Economists believe that markets go through economic cycles that are similar and are therefore predictable. The variability lies in the speed at which they follow this trajectory.
By 2050, Africa will produce more GDP than the US and Eurozone combined today. Why then is the world so sceptical of Africa’s growth? Africa is the second-largest continent, a landmass second to Asia. It is also the second most populous continent with nearly one billion people. Already, the world’s riskiest countries are in Latin America and recent elections have shown over two thirds of the continent has undergone multi-party democratic elections. Perhaps part of the problem is that too many people make the inequitable comparison of Africa to Western nations instead of emerging markets at similar social and economic levels. Why not contextualise Africa’s growth and use that to better evaluate its tenacity?
Economists believe Africa is where India was in the early 1990s. Two decades after India gained independence, economic growth was 1% per capita, which was below population growth. In 1965, the country went to war with Pakistan which resulted in the withdrawal of foreign aid and caused currency fluctuations, abating investor interest. After three decades of sluggish growth, sceptics prophesied flagging economic progress. Few could predict the sustained 10% growth that India exhibited in the 2000s. Despite comparable challenges including weak infrastructure, rapid urbanisation and limited transparency, Africa has already demonstrated over a decade of high economic growth. And, like in India after it experienced the same, Africa should be poised for a similar outperformance. Renaissance Capital, an investment bank that focuses on high-opportunity emerging and frontier markets, believes that Africa is going to go from a $2 trillion economy today, to a $29 trillion economy by 2050.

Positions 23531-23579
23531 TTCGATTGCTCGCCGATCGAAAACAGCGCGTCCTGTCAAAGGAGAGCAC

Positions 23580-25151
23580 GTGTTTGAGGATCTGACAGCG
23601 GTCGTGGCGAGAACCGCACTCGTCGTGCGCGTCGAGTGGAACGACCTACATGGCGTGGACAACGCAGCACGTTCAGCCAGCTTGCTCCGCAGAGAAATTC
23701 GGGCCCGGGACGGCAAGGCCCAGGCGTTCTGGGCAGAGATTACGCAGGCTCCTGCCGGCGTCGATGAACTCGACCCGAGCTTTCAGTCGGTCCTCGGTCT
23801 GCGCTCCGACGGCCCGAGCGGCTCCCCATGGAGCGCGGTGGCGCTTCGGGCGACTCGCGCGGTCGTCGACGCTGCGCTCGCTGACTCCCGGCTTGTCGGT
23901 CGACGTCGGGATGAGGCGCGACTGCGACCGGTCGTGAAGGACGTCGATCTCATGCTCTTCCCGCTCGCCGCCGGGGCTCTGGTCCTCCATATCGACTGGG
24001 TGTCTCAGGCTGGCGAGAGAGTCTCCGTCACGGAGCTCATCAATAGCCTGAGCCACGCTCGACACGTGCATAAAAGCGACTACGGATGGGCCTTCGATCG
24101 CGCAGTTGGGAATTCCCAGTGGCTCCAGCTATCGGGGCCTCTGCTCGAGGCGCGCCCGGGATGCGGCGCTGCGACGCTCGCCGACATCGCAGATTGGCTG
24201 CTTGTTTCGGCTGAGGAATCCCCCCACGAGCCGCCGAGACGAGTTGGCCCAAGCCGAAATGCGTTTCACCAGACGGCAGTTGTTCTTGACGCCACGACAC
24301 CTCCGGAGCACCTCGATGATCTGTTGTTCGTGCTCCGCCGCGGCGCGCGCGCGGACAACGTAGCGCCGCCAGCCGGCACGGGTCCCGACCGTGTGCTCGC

Additionally, Africa’s access to technology and ability to implement best practices already tested and perfected by other economies presents a unique advantage. Africa’s population went from having no phones directly to mobile phones without the capital or investment in landlines. If the argument is that economic cycles are similar and predictable, then access to more robust technology and the ability to leverage experiences of other markets should result in highly accelerated growth. It took the UK over 300 years before it experienced the industrial revolution. Asia’s growth occurred within less than a century from independence. Africa is leapfrogging.
Nevertheless, critics argue that Africa continues to be heavily dependent on natural resources, which is an indication of both its elementary economic diversification and tenuous technological sophistication. Shocks from the global commodity markets have disrupted the flow of foreign exchange and have resulted in currency fluctuations. How much of an impact does this have in derailing Africa off the trajectory we have seen Europe traverse before the industrial revolution and Asia experience ahead of its unprecedented growth? Are these simply just growing pains or are these distinctive barriers? The dichotomy of Africa is the existence of strong performance metrics along with a young, educated middle class and spreading democratisation, against delayed perceptions in recognising the advancements taking place on the ground. We simply aren’t updating our views fast enough.
As Theodore Roosevelt said in 1910, “It’s not the critic who counts. The credit instead belongs to the man in the arena.” Change is here, Africa is demonstrating strong fundamentals. The question is, are we ready to acknowledge the shift?